Parent Interview - Latonia Cherry
Recently, I sat down with one of our own TNA parents, Latonia Cherry, to learn a little bit about her experiences at our school. Although each child is different, many of her insights reaffirmed the values we share here. She also provided some great advice to new parents
How long have you been part of the TNA community?
Our daughter Shataya is currently a Junior and she enrolled in 8th grade.
Truthfully, it was our daughters decision. She had been in Catholic schools and researched The Neighborhood Academy on her own when it was time for her to “graduate” from her previous school. We [as her parents] were particularly impressed by the curriculum and structure of the extended school day, like with the built in after school activities and evening study time. We were pretty sold on the school right away after reading the website. The Open House just confirmed everything we hoped for.
How have you seen TNA impact your child?
She’s always been very studious, but since her time at TNA we’ve seen her break out of her shell. She used to be very shy, for example, when doing group projects she used to try to get the other students in the group to present so she wouldn’t have to get up in front of everyone. With the tours she gives, and more recently her role in the Dating Violence Resource Fair, Shataya is no longer afraid of public speaking and does it with ease.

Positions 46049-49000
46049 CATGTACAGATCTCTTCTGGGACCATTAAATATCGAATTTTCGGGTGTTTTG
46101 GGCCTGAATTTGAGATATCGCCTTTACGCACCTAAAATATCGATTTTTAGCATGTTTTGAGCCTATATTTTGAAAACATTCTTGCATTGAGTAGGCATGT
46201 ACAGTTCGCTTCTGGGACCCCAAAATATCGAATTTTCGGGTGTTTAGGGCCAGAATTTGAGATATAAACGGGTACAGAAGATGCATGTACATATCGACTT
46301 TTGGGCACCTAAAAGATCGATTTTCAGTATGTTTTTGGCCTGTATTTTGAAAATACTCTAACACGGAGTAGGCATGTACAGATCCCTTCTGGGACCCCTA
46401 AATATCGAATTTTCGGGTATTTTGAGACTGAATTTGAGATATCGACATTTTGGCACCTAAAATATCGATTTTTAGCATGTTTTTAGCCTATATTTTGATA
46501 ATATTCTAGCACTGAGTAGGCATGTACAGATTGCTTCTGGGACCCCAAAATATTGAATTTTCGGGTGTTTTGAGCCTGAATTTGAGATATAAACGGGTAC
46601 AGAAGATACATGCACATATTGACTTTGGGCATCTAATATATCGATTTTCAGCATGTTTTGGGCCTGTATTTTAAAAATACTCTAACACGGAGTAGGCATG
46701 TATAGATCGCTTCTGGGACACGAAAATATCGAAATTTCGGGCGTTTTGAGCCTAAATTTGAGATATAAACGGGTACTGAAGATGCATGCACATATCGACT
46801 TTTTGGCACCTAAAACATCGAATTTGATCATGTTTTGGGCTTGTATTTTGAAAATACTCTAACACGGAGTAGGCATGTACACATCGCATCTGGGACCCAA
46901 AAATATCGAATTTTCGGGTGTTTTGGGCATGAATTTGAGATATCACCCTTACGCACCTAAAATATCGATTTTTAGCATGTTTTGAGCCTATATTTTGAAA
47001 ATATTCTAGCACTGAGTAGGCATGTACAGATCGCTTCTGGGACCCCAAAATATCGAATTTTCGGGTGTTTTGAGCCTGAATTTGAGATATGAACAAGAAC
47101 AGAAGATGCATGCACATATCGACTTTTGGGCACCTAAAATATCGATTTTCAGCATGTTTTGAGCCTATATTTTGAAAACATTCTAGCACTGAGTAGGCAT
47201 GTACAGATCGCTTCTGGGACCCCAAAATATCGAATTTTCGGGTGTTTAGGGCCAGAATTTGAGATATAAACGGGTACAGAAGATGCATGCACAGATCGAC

What’s the best thing you’ve done to support your daughter?
Being there for her. Especially in the beginning, when she was first transitioning, there was a lot more emotional adjustment and even more help with homework checks. I used to ask her weekly what tests she had coming up, but as she got used to the work load, I stopped needing to. She started internalizing her own academic needs. And her grades show her responsibility. TNA gives enough notification so you know if something isn’t right with your child.
What’s the best advice you can give to current or perspective TNA parents?
Prime your child for what’s ahead of them. TNA is going to expect more than other schools. We told Shataya, who had always been an A-student, “you might not get all A’s or even B’s at first and that’s okay.” We would much rather see her try really hard and fail than not try at all. I would also tell new parents to be there through the frustrations. [Coming to TNA is] a huge change for most students and sometimes the best thing you can do is just listen to them and be there for them. Additionally, I would tell Shataya to take advantage of all of the tutors and advisors. There’s no excuse not to!